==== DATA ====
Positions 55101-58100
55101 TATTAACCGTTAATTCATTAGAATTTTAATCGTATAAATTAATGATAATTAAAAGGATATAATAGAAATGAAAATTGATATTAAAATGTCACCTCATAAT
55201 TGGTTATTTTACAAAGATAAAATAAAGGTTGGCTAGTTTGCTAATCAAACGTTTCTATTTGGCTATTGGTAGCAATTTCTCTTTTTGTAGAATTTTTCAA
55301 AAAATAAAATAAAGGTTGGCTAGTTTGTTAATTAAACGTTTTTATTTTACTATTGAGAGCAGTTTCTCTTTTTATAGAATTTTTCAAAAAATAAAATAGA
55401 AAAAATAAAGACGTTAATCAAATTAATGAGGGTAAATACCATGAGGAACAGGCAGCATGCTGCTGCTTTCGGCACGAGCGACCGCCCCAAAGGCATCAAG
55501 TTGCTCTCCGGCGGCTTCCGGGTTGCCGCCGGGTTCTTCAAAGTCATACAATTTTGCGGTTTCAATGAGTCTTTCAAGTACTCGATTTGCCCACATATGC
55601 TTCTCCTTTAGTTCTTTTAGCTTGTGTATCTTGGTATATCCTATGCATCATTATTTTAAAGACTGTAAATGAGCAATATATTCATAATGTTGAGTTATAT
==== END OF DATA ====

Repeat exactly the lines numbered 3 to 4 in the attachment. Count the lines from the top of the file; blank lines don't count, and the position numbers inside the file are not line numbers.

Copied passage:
55201 TGGTTATTTTACAAAGATAAAATAAAGGTTGGCTAGTTTGCTAATCAAACGTTTCTATTTGGCTATTGGTAGCAATTTCTCTTTTTGTAGAATTTTTCAA
55301 AAAATAAAATAAAGGTTGGCTAGTTTGTTAATTAAACGTTTTTATTTTACTATTGAGAGCAGTTTCTCTTTTTATAGAATTTTTCAAAAAATAAAATAGA